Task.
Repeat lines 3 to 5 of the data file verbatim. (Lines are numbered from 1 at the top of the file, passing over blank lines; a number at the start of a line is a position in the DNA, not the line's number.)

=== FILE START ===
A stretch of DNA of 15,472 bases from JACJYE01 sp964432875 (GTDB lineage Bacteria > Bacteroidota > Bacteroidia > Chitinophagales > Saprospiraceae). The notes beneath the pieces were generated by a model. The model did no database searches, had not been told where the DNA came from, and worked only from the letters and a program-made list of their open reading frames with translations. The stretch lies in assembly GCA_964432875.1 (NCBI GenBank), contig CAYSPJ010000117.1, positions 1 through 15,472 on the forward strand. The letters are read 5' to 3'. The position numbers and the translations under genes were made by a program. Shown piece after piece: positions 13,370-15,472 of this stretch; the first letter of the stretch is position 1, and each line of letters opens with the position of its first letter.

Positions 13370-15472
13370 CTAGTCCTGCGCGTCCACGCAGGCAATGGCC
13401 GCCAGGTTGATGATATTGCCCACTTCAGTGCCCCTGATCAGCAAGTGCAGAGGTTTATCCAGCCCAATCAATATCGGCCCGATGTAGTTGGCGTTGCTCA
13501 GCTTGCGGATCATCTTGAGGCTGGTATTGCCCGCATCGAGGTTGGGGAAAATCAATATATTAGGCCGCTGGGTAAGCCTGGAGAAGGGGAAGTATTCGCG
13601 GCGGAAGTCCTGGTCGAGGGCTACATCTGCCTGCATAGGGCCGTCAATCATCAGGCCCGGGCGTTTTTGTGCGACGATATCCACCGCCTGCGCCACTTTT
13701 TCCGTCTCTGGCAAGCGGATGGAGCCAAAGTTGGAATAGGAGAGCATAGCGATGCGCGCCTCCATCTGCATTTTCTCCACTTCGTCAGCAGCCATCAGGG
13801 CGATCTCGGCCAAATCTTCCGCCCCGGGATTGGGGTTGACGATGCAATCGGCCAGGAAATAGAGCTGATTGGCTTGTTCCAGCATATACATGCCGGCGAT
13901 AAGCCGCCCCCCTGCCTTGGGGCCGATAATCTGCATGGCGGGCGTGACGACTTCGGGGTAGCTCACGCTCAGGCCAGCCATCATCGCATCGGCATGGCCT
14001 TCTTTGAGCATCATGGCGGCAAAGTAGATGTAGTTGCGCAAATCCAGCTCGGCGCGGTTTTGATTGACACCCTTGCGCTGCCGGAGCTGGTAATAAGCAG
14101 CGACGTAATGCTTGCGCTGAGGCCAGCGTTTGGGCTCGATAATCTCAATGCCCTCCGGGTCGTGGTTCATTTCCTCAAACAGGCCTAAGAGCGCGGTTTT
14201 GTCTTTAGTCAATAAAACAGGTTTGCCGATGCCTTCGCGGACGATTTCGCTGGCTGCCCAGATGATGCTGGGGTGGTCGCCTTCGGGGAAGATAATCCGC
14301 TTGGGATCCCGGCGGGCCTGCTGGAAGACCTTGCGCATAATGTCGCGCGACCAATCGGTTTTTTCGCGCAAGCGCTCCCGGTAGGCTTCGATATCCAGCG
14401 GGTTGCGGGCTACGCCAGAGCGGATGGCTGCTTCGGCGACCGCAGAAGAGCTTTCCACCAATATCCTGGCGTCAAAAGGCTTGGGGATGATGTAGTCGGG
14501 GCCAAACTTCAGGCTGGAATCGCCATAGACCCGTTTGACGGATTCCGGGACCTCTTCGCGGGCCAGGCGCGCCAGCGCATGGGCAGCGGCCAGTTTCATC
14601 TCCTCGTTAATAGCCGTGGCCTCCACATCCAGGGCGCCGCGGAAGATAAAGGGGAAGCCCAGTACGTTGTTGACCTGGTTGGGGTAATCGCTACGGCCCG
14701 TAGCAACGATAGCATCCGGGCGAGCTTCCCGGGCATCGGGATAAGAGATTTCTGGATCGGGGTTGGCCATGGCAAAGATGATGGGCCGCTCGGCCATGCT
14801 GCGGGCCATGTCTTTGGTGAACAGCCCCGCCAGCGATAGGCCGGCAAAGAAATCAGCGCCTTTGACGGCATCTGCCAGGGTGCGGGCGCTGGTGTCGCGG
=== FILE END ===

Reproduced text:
13370 CTAGTCCTGCGCGTCCACGCAGGCAATGGCC
13401 GCCAGGTTGATGATATTGCCCACTTCAGTGCCCCTGATCAGCAAGTGCAGAGGTTTATCCAGCCCAATCAATATCGGCCCGATGTAGTTGGCGTTGCTCA
13501 GCTTGCGGATCATCTTGAGGCTGGTATTGCCCGCATCGAGGTTGGGGAAAATCAATATATTAGGCCGCTGGGTAAGCCTGGAGAAGGGGAAGTATTCGCG